FILM

The "El Camino" Trailer Is a Trauma-Fueled Nightmare

"El Camino" picks up where "Breaking Bad" left off—which is very bad for Jesse Pinkman.

[This article contains Breaking Bad spoilers.]

Sequels are always crapshoots, especially when they come years after the conclusion of a widely lauded and definitively concluded franchise.

The sequel to Breaking Bad comes six years after Walter White bled out to the tune of Badfinger's "Baby Blue," cementing his place as one of television's best antiheroes. But Walter White's story could never have happened without his foil and second-in-command: the erratic, impulsive Jesse Pinkman.

We last saw Jesse, blood-soaked and shattered, driving away from the neo-Nazi meth lab where White died. He'd suffered through an unimaginable amount of trauma and violence, and it was hard to imagine how he'd continue on.

Now, we'll get our answer. El Camino picks up where the series left off, diving straight back into Jesse's storyline. The trailer, at least, looks promising. Through a series of dark, dimly lit vignettes, it provides a window into Jesse's distorted state of mind and his scarified body, seemingly choosing to reflect his internal world rather than providing hints at any form of the movie's plot. The song "Black Water" by Reuben and the Dark makes the whole thing feel surreal and dreamlike.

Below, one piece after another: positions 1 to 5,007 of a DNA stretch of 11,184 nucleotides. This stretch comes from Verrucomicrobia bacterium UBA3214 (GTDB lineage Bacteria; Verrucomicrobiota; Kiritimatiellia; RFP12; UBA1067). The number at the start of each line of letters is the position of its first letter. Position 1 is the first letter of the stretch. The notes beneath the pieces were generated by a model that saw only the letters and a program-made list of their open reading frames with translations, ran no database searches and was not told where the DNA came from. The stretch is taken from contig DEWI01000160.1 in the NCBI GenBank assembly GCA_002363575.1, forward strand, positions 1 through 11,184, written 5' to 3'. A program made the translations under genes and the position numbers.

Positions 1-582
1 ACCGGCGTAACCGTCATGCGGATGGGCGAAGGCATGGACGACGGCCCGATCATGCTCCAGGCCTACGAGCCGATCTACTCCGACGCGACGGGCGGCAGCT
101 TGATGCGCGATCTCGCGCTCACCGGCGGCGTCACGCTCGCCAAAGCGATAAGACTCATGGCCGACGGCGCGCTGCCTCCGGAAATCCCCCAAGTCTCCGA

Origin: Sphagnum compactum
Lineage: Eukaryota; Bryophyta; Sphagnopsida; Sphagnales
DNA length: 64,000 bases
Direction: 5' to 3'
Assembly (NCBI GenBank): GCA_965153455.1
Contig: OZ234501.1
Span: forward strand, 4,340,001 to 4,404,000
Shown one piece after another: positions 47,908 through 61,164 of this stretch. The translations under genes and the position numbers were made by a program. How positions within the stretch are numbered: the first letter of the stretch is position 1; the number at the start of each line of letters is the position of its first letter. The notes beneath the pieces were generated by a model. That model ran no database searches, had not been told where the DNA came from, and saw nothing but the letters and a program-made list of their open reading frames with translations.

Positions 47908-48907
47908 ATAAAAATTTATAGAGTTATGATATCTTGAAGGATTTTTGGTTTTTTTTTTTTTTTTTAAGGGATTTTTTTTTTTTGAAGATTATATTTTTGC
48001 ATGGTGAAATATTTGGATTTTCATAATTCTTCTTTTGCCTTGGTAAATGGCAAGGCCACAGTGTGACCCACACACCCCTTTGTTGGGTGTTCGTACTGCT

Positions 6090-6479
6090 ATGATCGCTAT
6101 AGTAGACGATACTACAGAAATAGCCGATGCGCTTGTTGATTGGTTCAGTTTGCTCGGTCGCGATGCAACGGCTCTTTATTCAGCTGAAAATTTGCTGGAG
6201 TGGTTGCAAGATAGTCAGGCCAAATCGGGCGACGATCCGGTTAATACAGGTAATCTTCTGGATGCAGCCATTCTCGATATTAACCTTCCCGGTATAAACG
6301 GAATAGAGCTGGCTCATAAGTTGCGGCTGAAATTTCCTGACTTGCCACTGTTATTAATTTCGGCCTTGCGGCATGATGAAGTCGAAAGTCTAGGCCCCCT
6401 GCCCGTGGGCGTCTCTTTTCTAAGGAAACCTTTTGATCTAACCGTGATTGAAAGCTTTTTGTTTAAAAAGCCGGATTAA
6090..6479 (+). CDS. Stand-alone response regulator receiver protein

Though it mostly remains abstract, the trailer offers glimpses of the violent fallout Jesse certainly faces from his connections with Heisenberg. Jesse's identity was largely shaped around and controlled by Walter White, who also controlled and manipulated the show's entire narrative, so it'll be interesting to see how Jesse and the story fare on their own.

While it's hard to imagine that El Camino could actually provide a satisfying follow-up to Breaking Bad, in some ways it seems fitting that Jesse has been reborn from the ashes. He frequently draws comparisons to Jesus Christ, as he always seemed to suffer for Walter White's sins and maintained a shadow of morality as he spiraled deeper into drug-fueled chaos (which is more than most characters on the show can say). Judging by this trailer and by the nature of Vince Gilligan's writing, Jesse won't catch a break anytime soon.

El Camino debuts in some theaters and on Netflix on October 11.

El Camino: A Breaking Bad Movie | Official Trailer | Netflix www.youtube.com